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Old 01-13-2011, 07:19 PM   #11
PVH
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Quote:
Originally Posted by BendBrewer View Post
Again, I am not making or selling alcohol.
Looks to me like you would be producing and selling an alcoholic beverage. You would be providing the equipment, producing the wort, monitoring the fermentation, and packaging the final product. Why does it matter that someone else performs one step in the production process (pitching the yeast)?

 
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Old 01-13-2011, 07:30 PM   #12
JasonInBTR
 
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What's that saying? Possession is 9/10 of the law.....
__________________
Primary - Barleywine, APA, IPA, Strawberry, Pumpkin
Secondary -
Kegged - Raspberry Wheat
Bottled - Oatmeal Stout
On Deck -

 
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Old 01-13-2011, 07:38 PM   #13
509inc
 
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Why not just sell Malt Tea. Then if someone wants to take it home and pitch and package they are making the alcohol.

 
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Old 01-13-2011, 07:40 PM   #14
ReverseApacheMaster
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If you are doing it in your home with no license, not only do you risk health code violations, but you likely risk violating both federal and state laws related to selling beer you are making in your home.

Even with a BOP license, or the OR equivalent, you typically cannot assist in fermenting or packaging the beer. Under TTB rules, you cannot even touch a bottle that is getting filled. If you are making the wort on your own and handing people a vial of yeast to pitch, you may not be able to prove you are within the BOP requirements as much as you are somebody just trying to create a loophole that doesn't exist in the law.

 
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Old 01-14-2011, 02:46 AM   #15
slinky0390
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The only way I could see this working is if you sell just the wort. It would be up to the customer to ferment, but then again, some states require homebrew permits.

 
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Old 01-14-2011, 03:29 AM   #16
Bottenbrew
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I think you would be better selling the wort, in a home depot/lowes $2 bucket and a yeast package for them to pitch on their own when they got home. Not sure how they would bottle, but that would at least seem to make it more legal. Of course you appear to be in OR which is a bit looser on these things than some other states.

 
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Old 01-14-2011, 04:14 AM   #17
Jawbox0
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Considering that fermentation is 9/10ths of the final result, I don't think you'd have very happy customers if you just sold wort.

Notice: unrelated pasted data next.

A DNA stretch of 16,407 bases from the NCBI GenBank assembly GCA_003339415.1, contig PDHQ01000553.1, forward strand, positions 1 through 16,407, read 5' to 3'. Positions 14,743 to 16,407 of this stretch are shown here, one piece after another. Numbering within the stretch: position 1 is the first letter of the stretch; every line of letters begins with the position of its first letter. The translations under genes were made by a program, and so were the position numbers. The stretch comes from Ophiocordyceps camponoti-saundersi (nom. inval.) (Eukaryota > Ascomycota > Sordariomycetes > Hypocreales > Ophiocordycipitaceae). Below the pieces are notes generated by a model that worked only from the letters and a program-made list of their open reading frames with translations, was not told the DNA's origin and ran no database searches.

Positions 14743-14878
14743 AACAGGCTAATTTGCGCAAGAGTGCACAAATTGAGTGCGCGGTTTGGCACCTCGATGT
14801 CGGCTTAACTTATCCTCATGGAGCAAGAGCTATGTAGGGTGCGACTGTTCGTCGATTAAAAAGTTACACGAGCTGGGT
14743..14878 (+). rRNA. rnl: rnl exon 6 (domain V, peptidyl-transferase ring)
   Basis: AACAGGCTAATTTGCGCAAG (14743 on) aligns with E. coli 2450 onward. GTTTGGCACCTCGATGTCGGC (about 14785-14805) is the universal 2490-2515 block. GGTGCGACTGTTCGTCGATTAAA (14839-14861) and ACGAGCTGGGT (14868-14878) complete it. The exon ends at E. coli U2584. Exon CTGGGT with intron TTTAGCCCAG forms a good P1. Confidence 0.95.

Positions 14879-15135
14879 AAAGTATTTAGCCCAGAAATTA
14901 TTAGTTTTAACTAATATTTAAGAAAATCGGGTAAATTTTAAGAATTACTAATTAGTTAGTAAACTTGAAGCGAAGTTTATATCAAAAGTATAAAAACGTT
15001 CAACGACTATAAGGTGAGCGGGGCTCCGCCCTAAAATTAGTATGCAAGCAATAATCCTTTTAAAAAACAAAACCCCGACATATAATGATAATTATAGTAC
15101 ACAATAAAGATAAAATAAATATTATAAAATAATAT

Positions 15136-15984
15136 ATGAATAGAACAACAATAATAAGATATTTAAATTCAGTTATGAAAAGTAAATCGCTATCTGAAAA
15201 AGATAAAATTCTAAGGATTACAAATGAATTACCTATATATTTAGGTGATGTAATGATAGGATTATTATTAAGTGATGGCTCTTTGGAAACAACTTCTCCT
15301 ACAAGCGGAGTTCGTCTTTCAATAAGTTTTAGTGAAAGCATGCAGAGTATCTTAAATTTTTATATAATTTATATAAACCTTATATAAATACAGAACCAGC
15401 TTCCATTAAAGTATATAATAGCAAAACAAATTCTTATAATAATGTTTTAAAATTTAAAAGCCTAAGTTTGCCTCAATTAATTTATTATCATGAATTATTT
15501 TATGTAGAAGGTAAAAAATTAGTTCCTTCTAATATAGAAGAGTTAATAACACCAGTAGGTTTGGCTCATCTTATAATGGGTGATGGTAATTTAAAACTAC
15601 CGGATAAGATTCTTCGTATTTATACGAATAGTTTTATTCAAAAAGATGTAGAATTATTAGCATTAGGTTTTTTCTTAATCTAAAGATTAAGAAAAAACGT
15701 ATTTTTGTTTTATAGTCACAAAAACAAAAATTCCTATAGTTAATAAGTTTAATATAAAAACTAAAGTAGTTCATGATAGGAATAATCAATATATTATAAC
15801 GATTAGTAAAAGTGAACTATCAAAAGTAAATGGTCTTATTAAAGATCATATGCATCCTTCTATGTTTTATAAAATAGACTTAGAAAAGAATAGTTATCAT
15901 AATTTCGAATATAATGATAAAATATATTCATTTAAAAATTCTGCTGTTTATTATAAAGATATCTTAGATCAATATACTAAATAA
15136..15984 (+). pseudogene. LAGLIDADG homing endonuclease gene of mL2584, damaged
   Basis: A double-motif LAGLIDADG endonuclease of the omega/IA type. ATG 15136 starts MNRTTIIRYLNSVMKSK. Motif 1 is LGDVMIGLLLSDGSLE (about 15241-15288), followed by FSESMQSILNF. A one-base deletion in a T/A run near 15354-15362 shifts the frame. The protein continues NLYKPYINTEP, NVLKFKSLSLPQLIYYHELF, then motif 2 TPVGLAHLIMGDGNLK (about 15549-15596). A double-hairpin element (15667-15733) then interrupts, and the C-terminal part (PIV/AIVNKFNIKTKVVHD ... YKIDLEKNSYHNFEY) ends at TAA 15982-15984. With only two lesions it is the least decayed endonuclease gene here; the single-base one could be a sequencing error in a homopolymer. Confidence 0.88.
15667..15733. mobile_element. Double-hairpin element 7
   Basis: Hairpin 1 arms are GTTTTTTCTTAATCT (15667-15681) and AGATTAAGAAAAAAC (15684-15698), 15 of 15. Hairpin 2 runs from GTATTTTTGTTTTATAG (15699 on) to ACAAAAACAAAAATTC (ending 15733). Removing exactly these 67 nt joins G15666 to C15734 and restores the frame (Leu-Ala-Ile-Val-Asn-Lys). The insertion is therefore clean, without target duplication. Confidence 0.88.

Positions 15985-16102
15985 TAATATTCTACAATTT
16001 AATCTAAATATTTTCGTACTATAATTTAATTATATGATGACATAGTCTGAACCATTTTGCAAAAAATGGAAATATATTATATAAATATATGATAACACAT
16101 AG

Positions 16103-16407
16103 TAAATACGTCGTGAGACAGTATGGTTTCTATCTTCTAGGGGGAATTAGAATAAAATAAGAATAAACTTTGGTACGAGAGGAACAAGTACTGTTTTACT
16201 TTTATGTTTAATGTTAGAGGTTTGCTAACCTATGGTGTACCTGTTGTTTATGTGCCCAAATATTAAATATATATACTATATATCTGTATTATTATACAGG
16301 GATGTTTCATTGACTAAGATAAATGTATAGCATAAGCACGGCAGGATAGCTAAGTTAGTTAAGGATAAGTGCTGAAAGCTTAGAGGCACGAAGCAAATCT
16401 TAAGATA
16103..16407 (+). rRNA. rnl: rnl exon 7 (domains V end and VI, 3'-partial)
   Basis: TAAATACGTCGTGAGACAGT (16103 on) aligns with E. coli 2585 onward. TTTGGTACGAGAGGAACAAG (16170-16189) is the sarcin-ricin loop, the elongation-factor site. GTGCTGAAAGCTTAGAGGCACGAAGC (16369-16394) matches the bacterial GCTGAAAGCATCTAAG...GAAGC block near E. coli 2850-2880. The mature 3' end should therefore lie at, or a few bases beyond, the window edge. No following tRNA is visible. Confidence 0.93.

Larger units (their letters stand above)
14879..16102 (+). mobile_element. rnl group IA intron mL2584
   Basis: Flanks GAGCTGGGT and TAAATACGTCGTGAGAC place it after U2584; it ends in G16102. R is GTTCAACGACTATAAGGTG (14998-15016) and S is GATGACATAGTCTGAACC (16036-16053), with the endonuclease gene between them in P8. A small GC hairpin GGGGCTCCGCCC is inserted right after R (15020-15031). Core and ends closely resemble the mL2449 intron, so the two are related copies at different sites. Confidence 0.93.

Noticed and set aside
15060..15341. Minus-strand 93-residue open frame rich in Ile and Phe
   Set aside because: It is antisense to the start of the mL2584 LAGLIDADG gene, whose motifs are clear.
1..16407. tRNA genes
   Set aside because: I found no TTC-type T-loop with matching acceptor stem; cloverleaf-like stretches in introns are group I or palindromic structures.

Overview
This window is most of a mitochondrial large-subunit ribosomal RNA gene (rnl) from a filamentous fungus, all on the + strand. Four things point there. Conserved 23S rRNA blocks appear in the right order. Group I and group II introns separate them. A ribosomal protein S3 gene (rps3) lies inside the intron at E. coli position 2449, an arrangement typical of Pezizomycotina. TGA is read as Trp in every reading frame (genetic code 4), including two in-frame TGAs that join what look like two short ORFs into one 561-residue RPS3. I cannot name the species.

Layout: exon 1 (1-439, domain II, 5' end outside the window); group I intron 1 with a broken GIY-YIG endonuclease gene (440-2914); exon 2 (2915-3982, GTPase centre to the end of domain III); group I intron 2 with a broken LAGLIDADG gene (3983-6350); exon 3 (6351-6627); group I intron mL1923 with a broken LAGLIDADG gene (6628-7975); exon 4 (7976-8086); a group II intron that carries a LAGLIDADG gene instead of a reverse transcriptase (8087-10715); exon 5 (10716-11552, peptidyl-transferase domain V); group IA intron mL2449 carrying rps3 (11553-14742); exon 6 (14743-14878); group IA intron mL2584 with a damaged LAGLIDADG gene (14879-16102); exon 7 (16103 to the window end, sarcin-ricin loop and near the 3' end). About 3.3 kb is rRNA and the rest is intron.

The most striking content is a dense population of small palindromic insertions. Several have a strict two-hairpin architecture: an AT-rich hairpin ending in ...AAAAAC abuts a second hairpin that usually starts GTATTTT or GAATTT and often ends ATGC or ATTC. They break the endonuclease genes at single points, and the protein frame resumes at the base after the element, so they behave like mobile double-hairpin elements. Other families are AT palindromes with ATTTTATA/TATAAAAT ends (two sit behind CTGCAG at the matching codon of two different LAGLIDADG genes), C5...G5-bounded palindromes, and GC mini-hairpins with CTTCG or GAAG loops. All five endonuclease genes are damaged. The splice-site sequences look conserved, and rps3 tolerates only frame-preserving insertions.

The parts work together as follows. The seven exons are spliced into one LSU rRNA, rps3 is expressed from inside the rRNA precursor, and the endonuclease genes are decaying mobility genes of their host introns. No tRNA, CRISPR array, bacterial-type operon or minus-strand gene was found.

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Old 01-14-2011, 04:55 AM   #18
cockybitz
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Quote:
Originally Posted by slinky0390 View Post
The only way I could see this working is if you sell just the wort. It would be up to the customer to ferment, but then again, some states require homebrew permits.
really? Do you have anything showing which states? Iowa is pretty strict, and it may be of concern to me.

 
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Old 01-14-2011, 05:19 AM   #19
ReverseApacheMaster
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Some things to consider about selling wort...

You may need to pass local health codes to sell a food product. While many people sell other food products out of their house, anything alcohol-related is sure to throw up more red flags by the nature of the product.

In spite of not fermenting it, your state laws may be interpreted to include that activity, without a license, as violating the liquor laws. Defending yourself from a penalty could still run in the thousands.

There are various liabilities you take on anytime you hold yourself out as a merchant of a particular product. Imagine the customer that buys your tub of wort and leaves it sealed up, warm, in their garage and forgets about it for a few weeks. They come back around and find it and take a sip. Well, that might not be a problem except it may be infected with e. coli (and almost assuredly it will), various other bacteria and if the environment in the bucket became anaerobic, botulism. Do you want to pay for the medical expenses -- out of your own pocket? Although extreme, you could consider the more likely situation that somebody takes your bucket of wort in the car, the lid pops off and floods their car with sticky liquid that will take hours of detailing to remove. Again, want to pay for all that?



I'm not saying that there may not be a way to do what you are looking at, but you can't just think you've found a secret loophole in the law to exploit and there aren't consequences or other considerations.

 
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Old 01-14-2011, 05:29 AM   #20
ChshreCat
 
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Even if you found a way to make it all legal, I can't see to many people going for it.

Buy 5 gallons of liquid, then have to keep it sanitary and at proper temp for weeks and then go through bottling and carbonation and then wait weeks more for the beer?

99.9% of people would rather just go and buy beer.

 
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